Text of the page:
Bypassing Mobile, I headed straight for Dauphin Island. Having never seen the Gulf of Mexico before, this looked like the perfect location to introduce myself. I arrived just in time to sit on the sandy shoreline and watch the sun sink below the horizon.
The original campsite I had picked was over 150 miles away on the outskirts of New Orleans. After my detour through Pascagoula, I realized I needed a change of plans and I settled for an “affordable” hotel just across the river from the gambling town of Biloxi.
I was surprised with the overall cleanliness and condition of the room as I got ready for bed. Just as I was beginning to think that a cheap motel room in the South might be a bit different from one up north, the room began to shake and a piercing shriek of a train whistle split the silence of the night. As it turns out, a set of train tracks ran about 20 feet from my head on the other side of my bedroom wall. "Sleep tight," I thought to myself.
Bonnevilles, beignets and boats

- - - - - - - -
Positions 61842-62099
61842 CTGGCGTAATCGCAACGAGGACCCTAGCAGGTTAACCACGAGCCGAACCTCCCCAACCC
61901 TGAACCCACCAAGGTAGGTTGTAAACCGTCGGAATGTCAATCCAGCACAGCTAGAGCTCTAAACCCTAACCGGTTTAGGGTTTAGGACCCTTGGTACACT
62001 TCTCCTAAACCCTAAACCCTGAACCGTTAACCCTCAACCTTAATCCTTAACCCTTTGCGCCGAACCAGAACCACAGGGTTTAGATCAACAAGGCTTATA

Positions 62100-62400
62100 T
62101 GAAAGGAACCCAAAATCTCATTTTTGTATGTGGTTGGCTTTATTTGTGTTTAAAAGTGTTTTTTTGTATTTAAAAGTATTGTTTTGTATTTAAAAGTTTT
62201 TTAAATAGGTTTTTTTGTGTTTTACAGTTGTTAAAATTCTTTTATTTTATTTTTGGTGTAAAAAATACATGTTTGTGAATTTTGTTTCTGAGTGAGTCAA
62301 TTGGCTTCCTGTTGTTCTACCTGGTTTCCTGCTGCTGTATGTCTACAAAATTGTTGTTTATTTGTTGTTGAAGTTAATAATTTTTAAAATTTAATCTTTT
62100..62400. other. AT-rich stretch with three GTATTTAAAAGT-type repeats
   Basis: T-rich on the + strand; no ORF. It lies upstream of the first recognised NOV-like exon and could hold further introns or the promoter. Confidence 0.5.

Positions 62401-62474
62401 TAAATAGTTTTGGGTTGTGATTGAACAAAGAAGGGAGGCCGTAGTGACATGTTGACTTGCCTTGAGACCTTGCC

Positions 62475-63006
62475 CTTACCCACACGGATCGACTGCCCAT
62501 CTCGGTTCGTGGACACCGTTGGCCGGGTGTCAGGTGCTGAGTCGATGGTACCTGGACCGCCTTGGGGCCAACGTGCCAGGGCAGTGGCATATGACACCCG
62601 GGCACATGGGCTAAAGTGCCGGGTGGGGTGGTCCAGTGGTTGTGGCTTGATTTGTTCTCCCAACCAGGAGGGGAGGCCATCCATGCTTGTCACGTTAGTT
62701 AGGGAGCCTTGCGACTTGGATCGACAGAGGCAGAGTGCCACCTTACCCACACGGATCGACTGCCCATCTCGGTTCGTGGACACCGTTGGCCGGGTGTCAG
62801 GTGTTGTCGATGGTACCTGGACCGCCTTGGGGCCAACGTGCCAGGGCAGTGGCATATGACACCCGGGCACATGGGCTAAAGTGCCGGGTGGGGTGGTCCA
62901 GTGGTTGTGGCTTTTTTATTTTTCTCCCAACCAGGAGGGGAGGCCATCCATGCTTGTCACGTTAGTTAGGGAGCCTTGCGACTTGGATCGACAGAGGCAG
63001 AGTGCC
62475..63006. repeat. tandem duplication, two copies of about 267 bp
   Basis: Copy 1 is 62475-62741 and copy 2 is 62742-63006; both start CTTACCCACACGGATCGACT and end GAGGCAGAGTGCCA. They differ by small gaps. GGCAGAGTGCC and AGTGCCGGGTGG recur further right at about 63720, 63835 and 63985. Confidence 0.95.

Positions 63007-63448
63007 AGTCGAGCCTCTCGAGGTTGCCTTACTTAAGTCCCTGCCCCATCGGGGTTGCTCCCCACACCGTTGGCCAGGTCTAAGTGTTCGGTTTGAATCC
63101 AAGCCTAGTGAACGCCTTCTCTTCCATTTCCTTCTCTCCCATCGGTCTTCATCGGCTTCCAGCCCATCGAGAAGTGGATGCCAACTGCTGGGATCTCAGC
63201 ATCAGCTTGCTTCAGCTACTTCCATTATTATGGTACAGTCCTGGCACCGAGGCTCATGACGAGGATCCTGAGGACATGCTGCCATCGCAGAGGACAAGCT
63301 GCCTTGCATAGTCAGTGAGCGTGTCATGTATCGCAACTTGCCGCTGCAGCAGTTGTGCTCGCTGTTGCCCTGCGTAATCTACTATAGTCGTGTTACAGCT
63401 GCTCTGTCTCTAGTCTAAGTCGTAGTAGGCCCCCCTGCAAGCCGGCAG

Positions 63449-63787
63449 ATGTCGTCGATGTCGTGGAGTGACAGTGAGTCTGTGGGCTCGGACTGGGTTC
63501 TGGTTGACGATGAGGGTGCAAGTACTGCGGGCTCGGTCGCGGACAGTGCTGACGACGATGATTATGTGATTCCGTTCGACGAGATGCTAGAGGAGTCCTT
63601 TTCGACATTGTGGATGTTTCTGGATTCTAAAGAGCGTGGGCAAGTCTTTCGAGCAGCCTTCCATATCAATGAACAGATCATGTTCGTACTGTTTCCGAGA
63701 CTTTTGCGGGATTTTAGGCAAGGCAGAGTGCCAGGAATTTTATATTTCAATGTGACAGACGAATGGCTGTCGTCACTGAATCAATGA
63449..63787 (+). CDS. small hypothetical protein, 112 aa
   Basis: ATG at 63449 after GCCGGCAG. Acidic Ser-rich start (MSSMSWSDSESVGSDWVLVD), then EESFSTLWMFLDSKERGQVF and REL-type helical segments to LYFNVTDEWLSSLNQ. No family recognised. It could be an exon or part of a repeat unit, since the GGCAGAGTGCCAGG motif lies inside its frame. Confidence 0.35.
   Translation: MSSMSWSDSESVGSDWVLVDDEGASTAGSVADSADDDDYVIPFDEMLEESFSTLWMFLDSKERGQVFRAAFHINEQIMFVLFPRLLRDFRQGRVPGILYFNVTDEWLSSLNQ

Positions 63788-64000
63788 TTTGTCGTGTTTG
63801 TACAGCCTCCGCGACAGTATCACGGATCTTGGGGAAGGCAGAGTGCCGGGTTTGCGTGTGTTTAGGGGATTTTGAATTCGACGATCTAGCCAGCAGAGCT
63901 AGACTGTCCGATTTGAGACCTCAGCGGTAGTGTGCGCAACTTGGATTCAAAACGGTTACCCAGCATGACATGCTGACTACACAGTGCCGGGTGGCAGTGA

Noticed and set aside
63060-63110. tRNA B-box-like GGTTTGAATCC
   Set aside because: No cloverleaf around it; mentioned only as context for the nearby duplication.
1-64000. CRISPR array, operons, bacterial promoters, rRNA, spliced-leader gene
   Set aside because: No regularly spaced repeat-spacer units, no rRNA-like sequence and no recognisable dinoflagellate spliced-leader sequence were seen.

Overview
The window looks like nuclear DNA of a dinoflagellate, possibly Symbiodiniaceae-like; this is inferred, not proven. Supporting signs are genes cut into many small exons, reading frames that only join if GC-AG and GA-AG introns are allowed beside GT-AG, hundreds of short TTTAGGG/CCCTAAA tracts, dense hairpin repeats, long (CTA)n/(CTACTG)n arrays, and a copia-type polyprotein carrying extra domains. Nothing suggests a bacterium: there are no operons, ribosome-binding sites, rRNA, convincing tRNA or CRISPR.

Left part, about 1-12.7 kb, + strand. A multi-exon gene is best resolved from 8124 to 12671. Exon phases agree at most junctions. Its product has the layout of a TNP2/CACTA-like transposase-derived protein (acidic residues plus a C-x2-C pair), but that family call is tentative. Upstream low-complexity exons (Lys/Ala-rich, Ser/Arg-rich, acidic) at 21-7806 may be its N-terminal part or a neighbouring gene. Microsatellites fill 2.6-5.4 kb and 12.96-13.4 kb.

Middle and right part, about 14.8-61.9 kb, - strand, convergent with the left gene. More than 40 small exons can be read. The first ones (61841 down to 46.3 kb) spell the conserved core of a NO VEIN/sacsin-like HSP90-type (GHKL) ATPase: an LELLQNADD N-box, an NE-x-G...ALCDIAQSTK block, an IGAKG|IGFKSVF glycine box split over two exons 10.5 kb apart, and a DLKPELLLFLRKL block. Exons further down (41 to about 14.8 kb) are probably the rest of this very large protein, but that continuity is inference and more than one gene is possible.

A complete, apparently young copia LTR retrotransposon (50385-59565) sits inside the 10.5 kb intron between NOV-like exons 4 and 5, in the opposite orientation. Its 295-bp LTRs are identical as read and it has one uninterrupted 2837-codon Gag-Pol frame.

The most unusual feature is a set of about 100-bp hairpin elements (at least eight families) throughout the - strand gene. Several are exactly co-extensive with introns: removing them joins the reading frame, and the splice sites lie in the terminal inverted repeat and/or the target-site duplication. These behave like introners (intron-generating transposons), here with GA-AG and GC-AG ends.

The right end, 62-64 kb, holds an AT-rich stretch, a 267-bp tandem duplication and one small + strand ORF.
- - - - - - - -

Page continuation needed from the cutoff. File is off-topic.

The heat and humidity of the morning hit me like a brick to the face as I left my air-conditioned room. Walking to my bike, I found an elderly man sitting on the Triumph, smoking a cigarette. He acknowledged my presence with a sideways glance and introduced himself as Joe. You get one guess as to the type of motorcycle Joe had in his youth.
As it turned out, Joe was a local who was spending some time at the hotel. When I asked him why, he simply replied that he was “locked out of his house for a few days” and left me to speculate the reasons why. With that, he laughed and stepped aside while I loaded up the bike. I saw him waving as I rode off.